Seeing his emotions as he was given the Cup from Commissioner Gary Bettman was incredible, then watching him skate around with Lord Stanley and pass it to Backstrom is a memory that Capitals fans will remember forever. Two players who former General Manager George McPhee drafted and built the franchise around finally made it to the promised land after 11 years of failures.

As Ovi and Nicky will tell you, this wasn’t about them, though, this was about a team that picked each other up through injuries, suspensions, mistakes, adversity, and questionable officiating along the way. You can go up and down the lineup and point to contributions each player made.

  • Kuznetsov dominated with his skating and became a superstar this spring. He took his game to a whole new level and backed up the big contract he received last summer.
  • T. J. Oshie did just about everything you could ask for from scoring big goals (see game six vs. Tampa), winning the vast majority of board battles, and playing great defense to close out games. The Caps don’t win the Cup without the Osh Babe. There’s a reason I blogged and tweeted “Pay the Man” throughout 2016-17.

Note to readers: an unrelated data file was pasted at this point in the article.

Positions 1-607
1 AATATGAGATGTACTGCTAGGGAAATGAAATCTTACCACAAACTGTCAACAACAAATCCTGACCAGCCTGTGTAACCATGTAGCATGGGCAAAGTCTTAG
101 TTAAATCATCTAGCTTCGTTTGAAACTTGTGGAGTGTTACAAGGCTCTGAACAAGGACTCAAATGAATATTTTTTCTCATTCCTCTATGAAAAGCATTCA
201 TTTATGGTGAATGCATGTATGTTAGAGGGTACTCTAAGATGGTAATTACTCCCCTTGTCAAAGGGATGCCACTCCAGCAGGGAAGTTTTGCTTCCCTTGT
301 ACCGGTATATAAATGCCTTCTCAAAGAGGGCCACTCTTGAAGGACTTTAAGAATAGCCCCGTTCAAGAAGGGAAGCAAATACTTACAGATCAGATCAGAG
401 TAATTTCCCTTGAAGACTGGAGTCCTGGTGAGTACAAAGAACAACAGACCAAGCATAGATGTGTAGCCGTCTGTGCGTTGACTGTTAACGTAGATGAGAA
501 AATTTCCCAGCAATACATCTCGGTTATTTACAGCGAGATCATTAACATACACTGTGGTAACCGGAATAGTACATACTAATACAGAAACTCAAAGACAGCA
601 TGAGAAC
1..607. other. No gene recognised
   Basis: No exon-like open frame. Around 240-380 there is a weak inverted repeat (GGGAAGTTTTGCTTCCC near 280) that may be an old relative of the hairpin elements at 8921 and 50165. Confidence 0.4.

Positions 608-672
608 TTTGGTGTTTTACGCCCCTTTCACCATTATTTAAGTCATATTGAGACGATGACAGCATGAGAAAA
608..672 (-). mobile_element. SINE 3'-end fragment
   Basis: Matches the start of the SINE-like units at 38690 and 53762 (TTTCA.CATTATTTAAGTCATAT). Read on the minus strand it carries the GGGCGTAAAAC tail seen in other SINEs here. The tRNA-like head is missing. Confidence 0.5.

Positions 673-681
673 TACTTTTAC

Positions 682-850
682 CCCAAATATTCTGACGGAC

• Tom Wilson evolved into a complete player this campaign and “Top Line Willy” was just a wrecking ball and force all post season. He’s built for the playoffs.
  • John Carlson, Matt Niskanen, Dmity Orlov, and trade deadline bargain Kempny played a lot of minutes on the blue line in four grueling series. “Big Game” Carlson showed how a number one defensemen should perform in the playoffs and I’ll say this again about him, “Pay the Man!” Niskanen was so solid and took the heat for he and Orlov’s rough game five in Tampa. That’s leadership, right there, and it took the pressure off of Dmitry, allowing Dima to get back on track quickly in game six.
  • Orpik was a team leading +17 in the post season and “Batya” had the key game winning goal in game two that turned the Stanley Cup Final around. For all of the grief the Corsi crew gives him, he thrived in the post season on defense, the PK, and he even chipped in offensively with five points.
  • Eller stepped up, especially when Backstrom broke his hand. He played second and third line center doing whatever was asked of him. The Capitals also don’t win the Cup without “Tiger.”